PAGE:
Saturday, December 24, 2011

Moondragon Mindtrip: Shooter Style Avengers, part three

I love writing these things from memory, so I can emphasize the most memorable parts and keep emphasis on the characters, rather than plot summary. It IS good to check back when I have the issue on hand (thanks, Joe Braband and David Holt, again!)---that way, we don’t miss bits like “Mechano-Marauder.”

We could make this small role a spotlight, too; after all, he re-appears in #221 in the middle of the membership drive! I don’t think Assistant Editor’s Month would’ve been complete without him, either; it’s there we discover he’s an inventor who won the lottery. Here, he attacks Avengers Mansion in his exo-skeleton. Iron Man casually engages him in combat while the Wasp, Captain America, and Thor arrive!

(It’s this meeting where the returned Wasp nominates herself as chairperson in “an election that’s long overdue.”) Shellhead greets them each in turn while addressing the ranting would-be…what IS he trying to accomplish, anyway? So if he beats an Avenger, he will get a rep? I think he’s spent more time working out his armor than his intentions.

Moondragon kicked off Shooter’s run, and she’s back again to start us off. She is an example of more time given to intentions, but a questionable amount devoted to means. #218 features a fill-in by the ever-thoughtful J.M.DeMatteis, who may’ve been the first writer in comics I noted and memorized as a favorite, for his Marvel Team-Ups with Reed Richards, the Vision, and Scarlet Witch. (Steven Grant was the first name that sank in, for a Werewolf By Night MTU I borrowed from a big DC fan!) Before I digress on the tale behind buying my first JMD comic, I’m going to put this back on track as Jim Shooter’s Avengers---one of the few runs he had time for as editor-in-chief over the massively fun decade of Marvel Comics Group from 1978-1987.

Now I wish Big Jim nothing but happiness---it’s easy to feel that way about everyone at the moment---while I wonder what he was thinking, regarding his role as Overlord at Marvel editorial and the subsequent mixed reactions to his activities, and contrasting that with Moondragon’s editorial fiat of peace, enforced by a degree of mind control of which you just know every boss has dreamed at some point! A great comic book’s never just a comic book, but some implications only arise in hindsight. Sometimes, Groucho said, a cigar is just a cigar. Well, I’m sure Freud said that, too.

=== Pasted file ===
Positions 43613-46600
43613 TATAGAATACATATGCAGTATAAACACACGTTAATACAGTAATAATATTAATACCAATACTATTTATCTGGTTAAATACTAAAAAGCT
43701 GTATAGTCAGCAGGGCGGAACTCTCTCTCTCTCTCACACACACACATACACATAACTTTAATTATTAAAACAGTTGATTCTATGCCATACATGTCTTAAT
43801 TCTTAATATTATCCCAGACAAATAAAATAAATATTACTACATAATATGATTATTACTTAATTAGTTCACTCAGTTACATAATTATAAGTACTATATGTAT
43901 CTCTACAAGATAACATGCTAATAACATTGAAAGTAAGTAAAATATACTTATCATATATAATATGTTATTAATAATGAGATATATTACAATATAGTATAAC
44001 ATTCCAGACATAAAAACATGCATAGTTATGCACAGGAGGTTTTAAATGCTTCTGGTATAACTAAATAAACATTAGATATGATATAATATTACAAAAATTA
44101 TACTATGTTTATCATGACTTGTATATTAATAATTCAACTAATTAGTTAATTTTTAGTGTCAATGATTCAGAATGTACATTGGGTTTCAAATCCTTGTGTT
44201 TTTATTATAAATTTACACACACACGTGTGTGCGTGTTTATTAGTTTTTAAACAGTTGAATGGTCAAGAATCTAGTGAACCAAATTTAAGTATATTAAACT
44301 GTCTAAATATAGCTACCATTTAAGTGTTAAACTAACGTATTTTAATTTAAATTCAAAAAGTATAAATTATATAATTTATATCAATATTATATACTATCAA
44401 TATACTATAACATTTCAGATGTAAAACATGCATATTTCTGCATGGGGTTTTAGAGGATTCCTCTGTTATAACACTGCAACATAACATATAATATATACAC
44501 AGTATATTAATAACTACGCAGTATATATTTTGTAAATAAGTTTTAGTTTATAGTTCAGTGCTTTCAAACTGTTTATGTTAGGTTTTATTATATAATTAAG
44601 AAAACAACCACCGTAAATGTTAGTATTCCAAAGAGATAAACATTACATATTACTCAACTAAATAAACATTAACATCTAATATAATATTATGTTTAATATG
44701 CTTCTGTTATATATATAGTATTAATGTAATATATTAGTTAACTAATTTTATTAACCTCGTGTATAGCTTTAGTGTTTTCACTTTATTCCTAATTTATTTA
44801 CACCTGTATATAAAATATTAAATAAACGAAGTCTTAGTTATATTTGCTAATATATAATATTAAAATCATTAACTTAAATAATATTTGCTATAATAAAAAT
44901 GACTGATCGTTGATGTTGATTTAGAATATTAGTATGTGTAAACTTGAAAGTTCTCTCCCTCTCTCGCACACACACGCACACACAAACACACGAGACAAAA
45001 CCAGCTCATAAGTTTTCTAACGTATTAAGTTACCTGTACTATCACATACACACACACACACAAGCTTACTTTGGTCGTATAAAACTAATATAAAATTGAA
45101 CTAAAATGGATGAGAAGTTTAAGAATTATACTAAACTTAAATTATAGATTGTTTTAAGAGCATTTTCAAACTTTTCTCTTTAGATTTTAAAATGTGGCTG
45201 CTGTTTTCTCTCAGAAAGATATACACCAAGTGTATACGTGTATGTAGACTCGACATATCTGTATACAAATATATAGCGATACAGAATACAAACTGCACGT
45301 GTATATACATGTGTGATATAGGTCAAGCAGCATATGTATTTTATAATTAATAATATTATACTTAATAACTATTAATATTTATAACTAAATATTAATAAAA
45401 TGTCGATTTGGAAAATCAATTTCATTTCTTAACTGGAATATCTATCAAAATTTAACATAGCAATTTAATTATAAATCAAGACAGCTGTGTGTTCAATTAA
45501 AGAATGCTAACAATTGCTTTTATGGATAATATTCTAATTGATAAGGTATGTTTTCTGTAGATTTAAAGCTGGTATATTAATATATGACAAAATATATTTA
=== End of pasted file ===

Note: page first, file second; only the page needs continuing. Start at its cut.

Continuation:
Moondragon plants a doubt in everyone’s mind by manipulating the catalyst of the Avengers’ issue 211 cast changes. She spurs numerous heroes there to ask for membership, at the very time Cap’s just called for a six-member team as a management decision for safety and efficiency in the field. This is more of the type of somewhat unpopular planning a real life boss may face; taking charge, making a stand, is business for someone thoughtful who may yet act---not the vacillation of the narrator of Notes From the Underground (Doestoyevsky: another deMatteis shout out!). Once she reveals her hand and engages the Avengers in combat, they begin wondering if she didn’t plot the whole thing. In fact, are they as yet free of her mental influence? This echoes as late as the actual ending of that story.

You see, Yellowjacket’s one of the ones manipulated into arriving to request membership; he then explains “my research was going nowhere!” and sticks with the idea of he and the Wasp joining. Only at the end of this saga, issue 230, will the mind-control counter device---developed in these stories by an exhausted, near-to-breaking Iron Man in #228---finally be tried by Hank Pym, as they desperately hope for some alleviation in the truth of Hank Pym’s actions.

His life will continue developing, under cameos by Roger Stern and WEST COAST AVENGERS stories by Steve Englehart. Remember how Tigra couldn’t stand his stinging abrasiveness from the start? That’s his very next girlfriend!